Your Secret Spy Mission - How to Perform a Solid Competitor Analysis
Competition is the backbone of doing business in this country. You may have a great idea but someone else may already be doing what you want to do or they may be doing it better. How can you compete in your industry? What are you doing that will set you apart? Competition can be scary to a new business owner. How can you make sure that you are using this competition to your advantage? What are the best methods for performing a competitor analysis?
A few weeks ago, I introduced you to my friend Fretful Fred. He was very disheartened by working typical jobs. He couldn’t imagine working to retirement in the traditional office job. He always dreamed of starting his own business. Fred is a successful entrepreneur now but he remembers how difficult it was to start and how insecure he felt in everything he did.
Fretful Fred remembers the day that he met an older man at the park named Yoda. Fred explained to Yoda that he wanted to start a construction business. Over time, Yoda became Fred’s most trusted advisor. He was the mentor that Fred never realized he wanted or needed. In the beginning, Yoda provided Fred with some small general advice. Yoda was able to give him 13 small business tips to get started.
Yoda also gave Fretful Fred some fantastic advice on creating new ideas for his business. Yoda and Fretful Fred planned on meeting each week to discuss other helpful small business tips. In the beginning, Fred desperately needed advice on how he should deal with competition and how he could be successful in competing with others in the business. Should he be researching his competitors? What exactly was a competitor analysis? What should he know? Was it ethical to research the competition?
Fretful Fred’s Journey Continues….
Fretful Fred and Yoda met at a coffee house directly across the street from one of the biggest construction companies in the city. Fred was nervous because he didn’t want to seem like he was spying.
He asked Yoda, “Should we be here? The owners of that construction company don’t know I exist yet but what if later they remember me and think I was spying on them?” Yoda smiled and said, “Don’t be nervous, I am going to explain to you why we are here and how this can benefit you.” Let me ask you a question, “How do you think you can succeed without understanding what your competition is doing?”
Fretful Fred replied, “I can do my own thing and people will like my product because it is better.” Yoda said, “How do you know it is better? How do you know what your customers want? How do you know how to set up the mission and vision of your company if you don’t know what others are doing?
How do you know what you do not know?”
Fred was very frustrated at this point. Yoda seemed to be speaking in circles. Fred asked in frustration, “How do I get the information I need and still remain true to my values?”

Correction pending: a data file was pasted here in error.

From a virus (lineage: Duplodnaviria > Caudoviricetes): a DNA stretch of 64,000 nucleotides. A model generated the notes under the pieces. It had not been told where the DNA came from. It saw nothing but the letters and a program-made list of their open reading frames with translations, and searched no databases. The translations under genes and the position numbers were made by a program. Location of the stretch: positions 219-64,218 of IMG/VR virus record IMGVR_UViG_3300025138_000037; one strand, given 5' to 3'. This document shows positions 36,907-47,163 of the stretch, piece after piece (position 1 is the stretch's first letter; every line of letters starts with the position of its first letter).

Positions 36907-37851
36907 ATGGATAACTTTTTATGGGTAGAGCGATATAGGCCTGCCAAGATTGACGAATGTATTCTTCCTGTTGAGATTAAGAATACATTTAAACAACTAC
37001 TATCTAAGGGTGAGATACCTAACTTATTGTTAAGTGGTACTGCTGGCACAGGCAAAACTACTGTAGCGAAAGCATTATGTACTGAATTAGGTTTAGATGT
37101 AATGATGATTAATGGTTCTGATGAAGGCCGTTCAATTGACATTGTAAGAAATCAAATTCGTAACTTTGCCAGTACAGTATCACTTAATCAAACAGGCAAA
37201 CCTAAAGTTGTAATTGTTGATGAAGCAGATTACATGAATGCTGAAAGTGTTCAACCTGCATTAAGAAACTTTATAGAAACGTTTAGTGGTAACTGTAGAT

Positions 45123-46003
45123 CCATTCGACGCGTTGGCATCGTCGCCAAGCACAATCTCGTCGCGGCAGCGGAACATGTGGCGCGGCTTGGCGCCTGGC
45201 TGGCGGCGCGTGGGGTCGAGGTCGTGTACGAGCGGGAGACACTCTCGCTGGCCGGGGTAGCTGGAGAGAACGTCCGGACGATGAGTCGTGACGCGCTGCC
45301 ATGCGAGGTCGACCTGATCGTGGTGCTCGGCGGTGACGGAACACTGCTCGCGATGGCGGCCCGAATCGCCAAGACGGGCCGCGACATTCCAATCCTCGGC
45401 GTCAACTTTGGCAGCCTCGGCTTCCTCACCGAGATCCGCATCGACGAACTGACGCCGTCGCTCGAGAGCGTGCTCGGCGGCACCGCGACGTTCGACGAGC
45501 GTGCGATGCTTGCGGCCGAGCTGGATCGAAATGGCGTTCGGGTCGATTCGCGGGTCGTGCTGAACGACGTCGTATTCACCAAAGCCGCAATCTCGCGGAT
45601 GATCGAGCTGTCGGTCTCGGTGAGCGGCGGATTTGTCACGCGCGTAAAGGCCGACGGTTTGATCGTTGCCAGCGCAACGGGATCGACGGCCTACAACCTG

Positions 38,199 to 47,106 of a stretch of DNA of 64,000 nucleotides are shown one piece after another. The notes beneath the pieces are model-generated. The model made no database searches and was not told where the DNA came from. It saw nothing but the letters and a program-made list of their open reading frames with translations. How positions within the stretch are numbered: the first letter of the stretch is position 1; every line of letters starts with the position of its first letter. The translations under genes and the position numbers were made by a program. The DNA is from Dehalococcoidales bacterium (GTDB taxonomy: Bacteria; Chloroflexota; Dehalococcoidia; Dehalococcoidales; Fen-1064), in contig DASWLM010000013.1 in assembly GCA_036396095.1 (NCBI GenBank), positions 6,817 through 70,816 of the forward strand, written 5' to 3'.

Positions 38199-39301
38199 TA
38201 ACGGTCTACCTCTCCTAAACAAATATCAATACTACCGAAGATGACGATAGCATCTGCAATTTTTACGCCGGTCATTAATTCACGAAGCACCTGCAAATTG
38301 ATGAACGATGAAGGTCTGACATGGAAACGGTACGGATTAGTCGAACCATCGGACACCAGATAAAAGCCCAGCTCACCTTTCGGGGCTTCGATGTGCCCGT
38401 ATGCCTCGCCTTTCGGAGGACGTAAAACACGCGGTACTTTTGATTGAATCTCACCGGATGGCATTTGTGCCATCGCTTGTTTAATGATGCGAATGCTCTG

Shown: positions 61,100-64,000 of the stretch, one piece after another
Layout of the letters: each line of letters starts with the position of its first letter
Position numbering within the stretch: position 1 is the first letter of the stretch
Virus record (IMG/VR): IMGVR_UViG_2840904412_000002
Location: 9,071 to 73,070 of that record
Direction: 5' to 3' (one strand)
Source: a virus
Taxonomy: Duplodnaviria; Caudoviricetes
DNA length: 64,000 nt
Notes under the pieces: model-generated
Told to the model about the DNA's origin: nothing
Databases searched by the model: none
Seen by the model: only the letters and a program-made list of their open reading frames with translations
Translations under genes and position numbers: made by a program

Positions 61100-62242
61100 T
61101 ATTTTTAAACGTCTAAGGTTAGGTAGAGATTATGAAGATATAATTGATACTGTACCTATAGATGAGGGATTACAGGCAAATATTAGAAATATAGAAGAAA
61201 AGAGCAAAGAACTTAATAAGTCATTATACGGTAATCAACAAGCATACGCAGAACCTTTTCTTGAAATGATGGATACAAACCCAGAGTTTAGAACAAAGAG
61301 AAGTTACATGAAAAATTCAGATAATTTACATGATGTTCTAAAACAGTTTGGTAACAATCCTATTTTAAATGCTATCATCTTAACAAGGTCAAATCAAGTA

Yoda replied, “Let’s go on a journey of the mind. We will explore how to perform a competitor analysis and you will see how easily this information is available to you and that it is ethical as long as you do it the right way.”
Problem #1 - Who are your competitors and what do you need to know about them?
Who is offering the same service you are providing? Who in the market offers a service or product that could be a substitute for what you are providing?
If you are planning on starting a construction business, look online to see who is already in the business. You should include any business that can provide building services to your potential customers, not just local businesses. Determine if the business is doing the building themselves or outsourcing it. If they are outsourcing it, how long does it take for a customer to get something built?
Look for 5 - 10 competitors that customers could turn to if you didn’t exist. How do they fulfill the requirement of their customers? How are they branding themselves? What niche are they fulfilling? What prices do they charge? Do they publish content? How often do they publish content and who are they targeting? What kind of engagement are they getting with their content?
This information is best captured in a spreadsheet that can be adjusted over time (set it up by quarters so you can add or delete entries as things change). Try out this template for capturing information on your competitors.
Problem #2 - How can I get this information?
Remember the day when you had to go to a library to get information on anything. Life is so much easier now. There are many resources available from home (with an internet connection and computer) that you don’t need to leave your house to get all the information you need. You can gain an extraordinary amount of knowledge without much effort at all. Here are the types of information you can get about your competitors, where you can get this information and how you can use it:
- Branding, prices, services/products offered - Website, Facebook
Check out your competitor’s website. Take a look around. See how they are branding themselves by looking at their visuals and reading their content. Do they have their mission or vision on their website? Look at what products/services they provide and pay attention to what they charge for their products or service? Do they have any special discounts or clubs? Follow all their social media accounts (usually, there are links on their website). See what they are posting on their social media accounts. How long have they been active on social media?